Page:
Reading is a solitary act, an experience of interiority. To read a book is to burst the confines of one’s consciousness and enter another world. What happens when you read a book in the company of others? You enter its world together but see it in your own way; and it’s through sharing those differences of perception that the book group acquires its emotional power.

“There’s a way of interacting through books that you don’t get through any ordinary transaction in life,” suggests Robin Marantz Henig, a journalist who is in three book groups: a women’s group, a couples’ group and a coed and intergenerational group with her daughter, an editor at The New York Times. “It’s like sitting around gossiping about people, only you’re gossiping about characters in fiction, which is more meaningful.”

In book clubs, things can get intense. “We had the most incredible discussion of art, and beauty, and loving something bigger than ourselves,” says Tracy Trivas, whose Los Angeles group often finds itself grappling with “giant issues about the inner life.” When they read aloud a passage from Colum McCann’s novel “Transatlantic” — the scene where Lily, an Irish immigrant, reflects on a painting she’s received from her husband — “half the women had tears in their eyes.”

Ms. Trivas represents a new phenomenon: the professional book group facilitator. A writer with a master’s degree in English literature from Middlebury, she presides over three adult groups, for which she charges up to $300 per session. She also runs a group for children, who nestle under a tree with their parents and read books like “Charlie and the Chocolate Factory.”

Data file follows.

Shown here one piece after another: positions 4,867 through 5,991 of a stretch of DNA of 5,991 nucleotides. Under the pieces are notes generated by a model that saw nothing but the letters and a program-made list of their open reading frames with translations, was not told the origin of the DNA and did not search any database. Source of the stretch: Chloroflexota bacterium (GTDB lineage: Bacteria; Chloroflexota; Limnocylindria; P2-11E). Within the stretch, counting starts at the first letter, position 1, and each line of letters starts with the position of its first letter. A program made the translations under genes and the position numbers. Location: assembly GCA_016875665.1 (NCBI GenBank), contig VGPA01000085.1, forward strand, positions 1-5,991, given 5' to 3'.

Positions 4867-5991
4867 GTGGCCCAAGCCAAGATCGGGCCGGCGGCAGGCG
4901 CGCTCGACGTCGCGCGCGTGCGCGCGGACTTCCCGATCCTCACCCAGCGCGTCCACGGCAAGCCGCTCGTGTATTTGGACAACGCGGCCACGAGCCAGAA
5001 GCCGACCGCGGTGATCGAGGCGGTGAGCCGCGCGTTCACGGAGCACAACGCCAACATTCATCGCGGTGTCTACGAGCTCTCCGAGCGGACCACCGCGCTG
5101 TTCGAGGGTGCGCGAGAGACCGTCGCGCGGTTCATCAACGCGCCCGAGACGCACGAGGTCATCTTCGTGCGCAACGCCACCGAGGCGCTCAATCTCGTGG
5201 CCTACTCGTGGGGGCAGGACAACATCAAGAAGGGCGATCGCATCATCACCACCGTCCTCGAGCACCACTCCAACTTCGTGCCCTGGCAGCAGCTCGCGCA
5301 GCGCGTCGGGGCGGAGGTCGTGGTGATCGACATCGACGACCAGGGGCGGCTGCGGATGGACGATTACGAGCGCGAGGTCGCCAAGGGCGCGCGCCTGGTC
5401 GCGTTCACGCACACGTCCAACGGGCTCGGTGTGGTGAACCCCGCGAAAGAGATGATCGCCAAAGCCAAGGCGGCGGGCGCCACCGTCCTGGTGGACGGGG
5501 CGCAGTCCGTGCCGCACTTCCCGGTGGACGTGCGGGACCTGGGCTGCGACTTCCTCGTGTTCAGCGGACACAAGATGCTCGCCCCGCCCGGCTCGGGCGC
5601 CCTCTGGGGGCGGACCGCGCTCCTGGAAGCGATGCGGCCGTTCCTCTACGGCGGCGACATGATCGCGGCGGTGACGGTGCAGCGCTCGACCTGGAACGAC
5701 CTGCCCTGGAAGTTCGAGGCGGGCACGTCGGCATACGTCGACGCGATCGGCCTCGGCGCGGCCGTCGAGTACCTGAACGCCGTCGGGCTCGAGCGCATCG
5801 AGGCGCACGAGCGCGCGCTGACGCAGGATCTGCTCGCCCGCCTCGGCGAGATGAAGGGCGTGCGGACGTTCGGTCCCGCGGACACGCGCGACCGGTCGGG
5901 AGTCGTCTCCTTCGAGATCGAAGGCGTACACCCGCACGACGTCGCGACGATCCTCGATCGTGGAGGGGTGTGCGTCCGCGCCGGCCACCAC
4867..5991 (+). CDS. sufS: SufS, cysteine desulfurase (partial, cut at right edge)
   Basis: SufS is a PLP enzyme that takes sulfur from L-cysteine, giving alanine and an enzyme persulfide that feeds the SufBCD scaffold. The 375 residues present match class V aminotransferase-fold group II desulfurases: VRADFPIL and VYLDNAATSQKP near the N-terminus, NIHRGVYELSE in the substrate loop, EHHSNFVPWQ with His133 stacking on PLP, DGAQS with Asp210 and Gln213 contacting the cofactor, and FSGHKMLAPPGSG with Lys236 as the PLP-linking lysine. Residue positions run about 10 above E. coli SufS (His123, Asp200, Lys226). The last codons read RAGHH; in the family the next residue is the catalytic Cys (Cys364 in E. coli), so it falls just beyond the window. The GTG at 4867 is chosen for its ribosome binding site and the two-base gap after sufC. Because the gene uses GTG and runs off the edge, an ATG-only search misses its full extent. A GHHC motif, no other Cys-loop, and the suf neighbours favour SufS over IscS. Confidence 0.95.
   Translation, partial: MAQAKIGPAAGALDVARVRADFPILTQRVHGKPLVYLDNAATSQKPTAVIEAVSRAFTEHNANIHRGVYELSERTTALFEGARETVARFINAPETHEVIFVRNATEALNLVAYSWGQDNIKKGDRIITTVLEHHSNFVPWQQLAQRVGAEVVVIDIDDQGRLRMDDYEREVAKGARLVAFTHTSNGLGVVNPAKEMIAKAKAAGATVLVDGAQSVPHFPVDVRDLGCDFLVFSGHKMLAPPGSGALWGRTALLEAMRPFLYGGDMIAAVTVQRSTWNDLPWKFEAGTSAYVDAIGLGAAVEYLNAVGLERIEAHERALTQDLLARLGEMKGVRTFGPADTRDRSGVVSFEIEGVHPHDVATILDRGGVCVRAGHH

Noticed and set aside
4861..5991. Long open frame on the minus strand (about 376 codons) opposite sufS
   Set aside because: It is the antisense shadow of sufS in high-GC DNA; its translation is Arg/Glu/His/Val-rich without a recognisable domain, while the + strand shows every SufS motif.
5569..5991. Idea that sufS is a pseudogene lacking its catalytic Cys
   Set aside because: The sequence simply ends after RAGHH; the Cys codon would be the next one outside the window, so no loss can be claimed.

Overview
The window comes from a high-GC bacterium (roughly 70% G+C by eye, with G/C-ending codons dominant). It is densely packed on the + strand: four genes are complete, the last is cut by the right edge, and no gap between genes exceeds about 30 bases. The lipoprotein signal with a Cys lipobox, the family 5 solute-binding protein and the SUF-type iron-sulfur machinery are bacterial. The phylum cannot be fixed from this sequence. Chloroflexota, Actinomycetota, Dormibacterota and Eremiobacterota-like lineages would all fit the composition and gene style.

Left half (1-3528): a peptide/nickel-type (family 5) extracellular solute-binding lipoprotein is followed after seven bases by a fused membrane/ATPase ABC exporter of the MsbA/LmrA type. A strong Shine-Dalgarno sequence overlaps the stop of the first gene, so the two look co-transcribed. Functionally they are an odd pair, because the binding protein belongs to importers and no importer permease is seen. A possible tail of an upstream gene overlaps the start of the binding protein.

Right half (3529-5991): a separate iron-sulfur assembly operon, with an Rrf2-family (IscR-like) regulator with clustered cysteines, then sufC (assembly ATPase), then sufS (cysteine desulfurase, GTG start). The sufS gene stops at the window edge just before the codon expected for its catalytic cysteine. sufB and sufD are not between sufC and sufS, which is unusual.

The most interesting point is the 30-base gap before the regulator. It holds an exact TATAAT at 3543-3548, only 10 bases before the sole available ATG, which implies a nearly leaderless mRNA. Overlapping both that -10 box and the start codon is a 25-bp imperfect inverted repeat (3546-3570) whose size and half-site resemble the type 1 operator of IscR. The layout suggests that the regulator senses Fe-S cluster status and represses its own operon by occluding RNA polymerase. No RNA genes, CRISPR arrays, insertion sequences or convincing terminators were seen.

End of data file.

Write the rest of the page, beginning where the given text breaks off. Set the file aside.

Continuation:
“They felt empowered sharing their opinion of the book,” she told me. “I asked them who they would rather have a play date with: Veruca Salt or Augustus Gloop. And if they could make up a different ending.”

We’re also beginning to see authors themselves taking on the role of facilitator. Established writers like Alexandra Styron command $400 to show up and talk about their own books — and that’s after the commission given to Book the Writer, an agency founded recently by the novelist Jean Hanff Korelitz. Authorial proximity has its drawbacks. “No one tells the truth when the author is present,” says a book grouper who has witnessed this phenomenon. “No one is going to insult the author when he’s two feet away from them.”

But there are good things about these home visits, too: They’re a new source of income for writers, and they offer insights into the book that come straight from the source. Book groups are like friendships: Some coalesce and die out in a few years, others last a lifetime. Susan Shapiro, an artist whose group has just celebrated its 40th anniversary, recalls that it started with “young moms in the park who wanted to have more to talk about than kids in the sandbox.”

Members have come and gone — “no one has died” — but the format remains the same: “We take turns leading the discussion, and two members have to read a book before it can be adopted. Some do scholarly research, others are more informal. We have an easy flow of ideas.”